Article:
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The Souls of Shah Alam Camp

The Souls of Shah Alam Camp A S g HAR W AJAHAT e Th Souls of Shah Alam Camp e d Th ays somehow pass in Shah Alam Camp, but the nights are real hell. The Camp is full of so many fearful sighs, shrieks, screams, shouts, yells, groans, and weeping that only Allah can save us. Sometimes the sounds are so loud that it is impossible to hear your own voice. e s Th ouls of the dead come to the Camp at night in search of their children. e Th y caress the heads of their orphaned sons and daughters, gaze into their forlorn eyes with their own forlorn eyes and whisper something. They embrace their children. Their blood-curdling screams from when they were burnt alive still echo through the entire earth. At night, when everyone else in the Camp is asleep, the children are awake. e Th y wait to see the souls of their dead mothers . . . eat a meal with their fathers. “How are you, Siraj?” The soul of a mother asks her son as she ruffles his hair. “How are you, Ammi?” e s Th oul of his mother seemed to be happy. She replied, “Siraj . http://www.deepdyve.com/assets/images/DeepDyve-Logo-lg.png Manoa University of Hawai'I Press

The Souls of Shah Alam Camp

Manoa , Volume 31 (2) – Dec 18, 2019

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Publisher
University of Hawai'I Press
Copyright
Copyright © 2008 University of Hawai'i Press.
ISSN
1527-943x

Abstract

A S g HAR W AJAHAT e Th Souls of Shah Alam Camp e d Th ays somehow pass in Shah Alam Camp, but the nights are real hell. The Camp is full of so many fearful sighs, shrieks, screams, shouts, yells, groans, and weeping that only Allah can save us. Sometimes the sounds are so loud that it is impossible to hear your own voice. e s Th ouls of the dead come to the Camp at night in search of their children. e Th y caress the heads of their orphaned sons and daughters, gaze into their forlorn eyes with their own forlorn eyes and whisper something. They embrace their children. Their blood-curdling screams from when they were burnt alive still echo through the entire earth. At night, when everyone else in the Camp is asleep, the children are awake. e Th y wait to see the souls of their dead mothers . . . eat a meal with their fathers. “How are you, Siraj?” The soul of a mother asks her son as she ruffles his hair. “How are you, Ammi?” e s Th oul of his mother seemed to be happy. She replied, “Siraj .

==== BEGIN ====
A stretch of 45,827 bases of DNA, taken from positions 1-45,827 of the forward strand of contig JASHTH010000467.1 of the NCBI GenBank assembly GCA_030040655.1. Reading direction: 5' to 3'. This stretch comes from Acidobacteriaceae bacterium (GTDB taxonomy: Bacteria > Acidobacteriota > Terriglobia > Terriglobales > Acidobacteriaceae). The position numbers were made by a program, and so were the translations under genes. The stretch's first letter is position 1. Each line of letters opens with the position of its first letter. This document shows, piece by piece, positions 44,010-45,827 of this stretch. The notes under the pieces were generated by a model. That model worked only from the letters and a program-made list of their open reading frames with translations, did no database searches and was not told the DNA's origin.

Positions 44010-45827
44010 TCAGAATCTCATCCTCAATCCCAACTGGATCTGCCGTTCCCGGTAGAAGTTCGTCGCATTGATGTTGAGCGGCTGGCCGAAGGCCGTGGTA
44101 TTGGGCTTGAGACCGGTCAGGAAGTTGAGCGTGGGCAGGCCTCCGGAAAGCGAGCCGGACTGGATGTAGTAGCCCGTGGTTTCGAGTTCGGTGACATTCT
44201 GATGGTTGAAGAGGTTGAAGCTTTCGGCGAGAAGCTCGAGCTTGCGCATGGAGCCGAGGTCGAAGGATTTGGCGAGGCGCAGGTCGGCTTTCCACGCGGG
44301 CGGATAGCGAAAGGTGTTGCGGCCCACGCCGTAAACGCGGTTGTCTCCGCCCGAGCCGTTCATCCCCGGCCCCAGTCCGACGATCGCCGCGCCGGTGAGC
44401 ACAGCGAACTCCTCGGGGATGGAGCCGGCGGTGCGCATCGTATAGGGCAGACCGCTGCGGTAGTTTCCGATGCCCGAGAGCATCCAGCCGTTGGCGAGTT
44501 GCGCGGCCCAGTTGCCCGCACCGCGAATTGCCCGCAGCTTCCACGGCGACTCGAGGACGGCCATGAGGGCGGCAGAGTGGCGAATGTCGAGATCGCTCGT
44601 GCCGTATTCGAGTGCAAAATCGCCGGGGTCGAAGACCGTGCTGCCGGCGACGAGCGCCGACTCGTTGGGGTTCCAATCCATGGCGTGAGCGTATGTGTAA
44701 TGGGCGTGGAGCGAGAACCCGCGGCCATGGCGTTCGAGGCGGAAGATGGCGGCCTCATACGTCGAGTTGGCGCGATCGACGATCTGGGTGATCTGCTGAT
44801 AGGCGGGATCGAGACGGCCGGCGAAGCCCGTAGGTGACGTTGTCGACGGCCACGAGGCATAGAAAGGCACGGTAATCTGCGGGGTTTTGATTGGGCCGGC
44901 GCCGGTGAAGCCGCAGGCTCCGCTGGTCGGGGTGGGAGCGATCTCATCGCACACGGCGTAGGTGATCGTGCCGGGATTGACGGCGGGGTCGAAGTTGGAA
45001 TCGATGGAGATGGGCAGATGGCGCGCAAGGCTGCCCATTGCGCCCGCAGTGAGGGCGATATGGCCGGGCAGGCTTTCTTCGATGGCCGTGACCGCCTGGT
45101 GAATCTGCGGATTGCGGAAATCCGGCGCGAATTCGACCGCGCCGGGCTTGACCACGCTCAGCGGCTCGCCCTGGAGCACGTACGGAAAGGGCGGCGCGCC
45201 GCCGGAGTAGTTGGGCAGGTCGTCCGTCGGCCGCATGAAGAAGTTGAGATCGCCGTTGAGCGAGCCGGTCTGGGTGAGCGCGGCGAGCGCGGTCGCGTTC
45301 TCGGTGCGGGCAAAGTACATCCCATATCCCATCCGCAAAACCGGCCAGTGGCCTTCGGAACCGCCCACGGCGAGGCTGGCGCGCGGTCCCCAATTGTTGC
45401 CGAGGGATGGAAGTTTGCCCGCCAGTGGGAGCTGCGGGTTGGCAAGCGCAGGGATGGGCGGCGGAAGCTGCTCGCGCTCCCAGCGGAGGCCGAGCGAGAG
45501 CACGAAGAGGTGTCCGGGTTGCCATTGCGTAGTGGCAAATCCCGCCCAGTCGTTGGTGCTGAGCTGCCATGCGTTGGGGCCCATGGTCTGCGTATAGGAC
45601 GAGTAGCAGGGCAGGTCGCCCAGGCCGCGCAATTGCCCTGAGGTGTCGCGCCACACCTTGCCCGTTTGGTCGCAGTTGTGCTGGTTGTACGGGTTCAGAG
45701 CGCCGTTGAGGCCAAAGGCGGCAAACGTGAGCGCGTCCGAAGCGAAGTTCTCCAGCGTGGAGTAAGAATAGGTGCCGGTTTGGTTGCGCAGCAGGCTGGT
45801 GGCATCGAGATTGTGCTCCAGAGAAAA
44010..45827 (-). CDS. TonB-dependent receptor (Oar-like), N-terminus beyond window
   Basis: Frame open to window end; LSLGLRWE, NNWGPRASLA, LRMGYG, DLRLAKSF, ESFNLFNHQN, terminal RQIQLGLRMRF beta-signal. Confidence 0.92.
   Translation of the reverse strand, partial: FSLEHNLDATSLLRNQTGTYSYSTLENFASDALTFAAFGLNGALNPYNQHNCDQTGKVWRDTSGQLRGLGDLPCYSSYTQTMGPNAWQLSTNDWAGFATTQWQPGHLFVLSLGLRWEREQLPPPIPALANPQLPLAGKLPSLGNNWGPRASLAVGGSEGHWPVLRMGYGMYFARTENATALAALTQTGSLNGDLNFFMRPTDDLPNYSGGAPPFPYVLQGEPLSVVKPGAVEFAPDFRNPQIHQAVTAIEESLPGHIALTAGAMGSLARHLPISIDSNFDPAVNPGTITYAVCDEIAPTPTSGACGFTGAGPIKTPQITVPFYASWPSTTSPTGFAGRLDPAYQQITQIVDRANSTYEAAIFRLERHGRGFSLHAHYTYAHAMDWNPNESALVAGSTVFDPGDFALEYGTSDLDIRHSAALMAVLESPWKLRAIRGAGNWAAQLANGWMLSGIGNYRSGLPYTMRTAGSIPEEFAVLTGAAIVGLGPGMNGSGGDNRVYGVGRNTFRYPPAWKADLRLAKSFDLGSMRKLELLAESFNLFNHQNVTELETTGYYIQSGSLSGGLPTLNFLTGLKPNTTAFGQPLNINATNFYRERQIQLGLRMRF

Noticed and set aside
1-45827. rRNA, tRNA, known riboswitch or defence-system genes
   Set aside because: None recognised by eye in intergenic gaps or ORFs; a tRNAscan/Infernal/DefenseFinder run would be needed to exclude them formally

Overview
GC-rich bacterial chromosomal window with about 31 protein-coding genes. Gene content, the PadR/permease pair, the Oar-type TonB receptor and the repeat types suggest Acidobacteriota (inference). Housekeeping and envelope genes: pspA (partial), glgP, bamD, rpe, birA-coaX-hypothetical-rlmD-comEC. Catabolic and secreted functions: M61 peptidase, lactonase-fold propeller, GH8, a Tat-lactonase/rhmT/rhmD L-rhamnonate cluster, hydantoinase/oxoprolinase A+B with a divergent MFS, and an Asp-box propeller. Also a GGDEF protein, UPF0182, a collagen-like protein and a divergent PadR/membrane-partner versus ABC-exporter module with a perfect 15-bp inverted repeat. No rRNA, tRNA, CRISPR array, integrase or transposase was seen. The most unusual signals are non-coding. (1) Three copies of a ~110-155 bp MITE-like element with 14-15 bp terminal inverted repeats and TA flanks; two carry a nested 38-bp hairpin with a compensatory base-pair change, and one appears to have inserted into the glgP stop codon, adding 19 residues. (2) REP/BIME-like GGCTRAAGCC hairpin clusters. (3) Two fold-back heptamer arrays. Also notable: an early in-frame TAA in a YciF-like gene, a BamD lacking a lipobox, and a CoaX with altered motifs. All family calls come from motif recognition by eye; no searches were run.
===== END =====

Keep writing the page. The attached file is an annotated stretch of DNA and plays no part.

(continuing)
Journal

ManoaUniversity of Hawai'I Press

Published: Dec 18, 2019

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